At present, PLANT is capable of creating GROUND coding for:
Usually it will be non-linear relationships which will be provided by way of PLANT, because linear relationships can be introduced using PIL.
The coded relationships are normally used over the whole computational domain.
They can however be restricted to specific sub-domains and/or controlled by logical and relational conditions, by either REGION or PLACE and IF commands, where the latters are the special PLANT commands.
"labs"> PLANT reads statement lines in the Q1 file which begin with the tags:
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The ?? wildcards represent a (section-consecutive) sequence number. This is one of the numbers up to 99 .
The lines must start in column 3 or more so that Satellite treats them as comments.
The remainder of the lines contain the formulae, or rather the relationships, provided by the user.
Dollar sign ($) as the last character on a line is treated as a continuation symbol.
PLANT also reads the next lines which contain COVAL, REGION or PLACE and IF commands.
These indicate how the formulae should be applied and together with statement lines form the PLANT instruction block.
REGION (IXF,IXL,IYF,IYL,IZF,IZL,ITF,ITL) { mark } / switch
It has 8 arguments, one parameter and one switch, namely (in order):
IXF | index number of first cell in X-direction |
IXL | index number of last cell in X-direction |
IYF | index number of first cell in Y-direction |
IYL | index number of last cell in Y-direction |
IZF | index number of first cell in Z-direction |
IZL | index number of last cell in Z-direction |
ITF | index number of first time step |
ITL | index number of last time step |
mark | value of marker variable, MARK, of real type (optional) |
switch | FORTRAN logical or relational expression (optional) |
PLACE (CXF,CXL,CYF,CYL,CZF,CZL,FT,LT) { mark } / switch
It has 8 arguments, one parameter and one switch, namely (in order):
CXF - coordinate of the west region boundary; CXL - coordinate of the east region boundary; CYF - coordinate of the south region boundary; CYL - coordinate of the north region boundary; CZF - coordinate of the low region boundary; CZL - coordinate of the high region boundary; FT - start time; LT - end time; mark - value of marker variable, MARK, of real type (optional); switch - FORTRAN logical or relational expression (optional).
Switch logical expression must have a syntax of FORTRAN construct and must be fully recognised by EARTH.
The permissible size of switch expression is confined by the length of the current REGION or PLACE command lines available, no continuation is allowed, so far.
The REGION or PLACE commands, if present, must immediately follow the {SC????} statements and COVAL command and start in column 3 or greater.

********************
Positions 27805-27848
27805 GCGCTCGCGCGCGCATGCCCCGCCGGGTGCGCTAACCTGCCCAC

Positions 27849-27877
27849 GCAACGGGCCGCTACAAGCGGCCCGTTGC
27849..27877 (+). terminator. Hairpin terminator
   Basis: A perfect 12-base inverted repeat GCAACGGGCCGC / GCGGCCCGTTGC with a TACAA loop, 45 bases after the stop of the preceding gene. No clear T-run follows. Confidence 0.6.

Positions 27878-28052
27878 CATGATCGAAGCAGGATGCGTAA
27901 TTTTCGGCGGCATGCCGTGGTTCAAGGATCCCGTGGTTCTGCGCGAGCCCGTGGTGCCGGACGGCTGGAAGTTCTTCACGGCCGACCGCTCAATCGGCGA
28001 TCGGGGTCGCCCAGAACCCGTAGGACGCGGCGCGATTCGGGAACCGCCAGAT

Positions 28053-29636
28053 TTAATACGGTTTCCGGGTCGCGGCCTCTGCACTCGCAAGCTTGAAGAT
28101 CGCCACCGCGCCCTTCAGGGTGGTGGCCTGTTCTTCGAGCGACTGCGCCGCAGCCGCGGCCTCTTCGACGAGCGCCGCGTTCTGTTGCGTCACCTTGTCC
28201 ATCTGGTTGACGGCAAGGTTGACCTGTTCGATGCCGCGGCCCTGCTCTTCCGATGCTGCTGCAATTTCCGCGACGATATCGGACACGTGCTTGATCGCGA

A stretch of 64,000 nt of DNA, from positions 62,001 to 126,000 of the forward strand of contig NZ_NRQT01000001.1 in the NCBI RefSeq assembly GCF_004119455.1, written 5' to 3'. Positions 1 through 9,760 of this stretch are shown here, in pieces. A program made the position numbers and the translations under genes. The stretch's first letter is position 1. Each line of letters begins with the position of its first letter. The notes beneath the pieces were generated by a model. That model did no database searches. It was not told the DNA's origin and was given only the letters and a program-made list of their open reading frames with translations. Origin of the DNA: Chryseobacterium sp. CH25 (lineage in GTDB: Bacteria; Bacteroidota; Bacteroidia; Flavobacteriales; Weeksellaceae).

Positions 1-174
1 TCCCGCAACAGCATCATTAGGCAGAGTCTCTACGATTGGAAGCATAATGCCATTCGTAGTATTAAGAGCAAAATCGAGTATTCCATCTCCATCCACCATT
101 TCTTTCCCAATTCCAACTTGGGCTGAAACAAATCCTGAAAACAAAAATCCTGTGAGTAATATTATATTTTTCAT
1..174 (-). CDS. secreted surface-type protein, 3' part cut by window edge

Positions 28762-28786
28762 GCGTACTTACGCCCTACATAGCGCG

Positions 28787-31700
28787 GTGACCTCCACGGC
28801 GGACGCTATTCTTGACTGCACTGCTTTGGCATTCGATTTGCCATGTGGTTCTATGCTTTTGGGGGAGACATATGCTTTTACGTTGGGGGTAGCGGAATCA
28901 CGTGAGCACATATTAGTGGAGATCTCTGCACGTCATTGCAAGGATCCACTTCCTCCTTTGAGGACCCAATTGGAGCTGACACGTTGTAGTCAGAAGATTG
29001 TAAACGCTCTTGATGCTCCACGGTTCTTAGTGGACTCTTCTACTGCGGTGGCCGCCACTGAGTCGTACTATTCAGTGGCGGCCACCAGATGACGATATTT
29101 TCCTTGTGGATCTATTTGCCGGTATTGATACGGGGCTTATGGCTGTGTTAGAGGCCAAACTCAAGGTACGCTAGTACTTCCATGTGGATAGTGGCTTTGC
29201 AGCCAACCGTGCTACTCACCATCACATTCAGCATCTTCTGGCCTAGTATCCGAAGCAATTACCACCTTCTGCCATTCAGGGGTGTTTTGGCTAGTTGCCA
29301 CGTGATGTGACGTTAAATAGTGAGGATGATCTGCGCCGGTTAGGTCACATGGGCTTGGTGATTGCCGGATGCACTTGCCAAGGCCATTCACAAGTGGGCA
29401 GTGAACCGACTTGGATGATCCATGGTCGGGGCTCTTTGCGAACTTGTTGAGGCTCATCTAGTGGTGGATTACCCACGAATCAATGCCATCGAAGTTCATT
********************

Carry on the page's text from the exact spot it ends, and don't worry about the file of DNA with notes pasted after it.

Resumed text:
IF (logical expression).
The logical expression must have a syntax of FORTRAN construct and must be fully recognised by EARTH.
Its size is limited by the length of the current line available, no continuation is allowed, so far.
The IF command, if used, must follow immediately the COVAL, REGION or PLACE commands and start in column 3 or greater.
Then PLANT continues to read all strings as above until the end of Q1.
Afterwards PLANT edits the file GROUND.FOR to include the automatically generated FORTRAN coding, required for whatever expressions and conditions have been specified.
The FORTRAN which is coded accords with the rules of GROUND- Earth interactions.
1) the new GROUND must be compiled
2) a new Earth executable must be created
3) the new Earth must be run so as to perform the flow-simulation calculation.
These three operations are made automatically.
Any existing GROUND.FOR is copied to GROUND.SAV and a blank model GROUND.FOR is used as the starting-point for editing.
A copy of the code inserted is available for inspection in a file called PLTEMP.
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PLANT permits specification of expressions in the Q1 file for DT, which is the name used to denote the values for the current time-step size in response of the pointer, TLAST=GRND
{SCTS??} DT={expression}
The PLANT block:
{;SCTS01> DT=XG2D/U1 REGION(NX/2,NX/2,NY/2,NY/2,NZ/2,NZ/2,2,2)
instruct EARTH to visit Group 2 of GROUND for a value of DT calculated within the sub-domain, in space and in time, indicated by arguments of REGION.
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PLANT permits specification of algebraic expressions in the Q1 file for XRAT, YRAT and DZ which are the names used to denote the values for:-
{SCXS??} XRAT={expression}
{SCYS??} YRAT={expression}
{SCZS??} DZ={expression}
Some examples to be found in the PLANT Input File Library are as follows:
* for the current width of the domain:
{SCYS01> YRAT=1.+:POWER:*DZ/(ZWADD+ZW) REGION(1,1,1,1) IF(IZ.LE.20)
* for forward step size:
{SCZS02> DZ=DZL*(1.-0.02*TEMP[,1,-1]/:TJET:) IF(IZ.GT.2)
The statement
{SCYS01> YRAT=1.+0.5*DZ/(RG(1)+ZW)
gives the dependence similar to laminar boundary layer near the flat plate, where The RG is PIL-set parameter.
If the problem is stated in the X-Y plane, user should perform an exactly corresponding actions for the X-direction domain width, XULAST, so that performed above for XULAST using AZYV=GRND as a pointer, {SCXS??} as a tag and XRAT as variable name of the statement.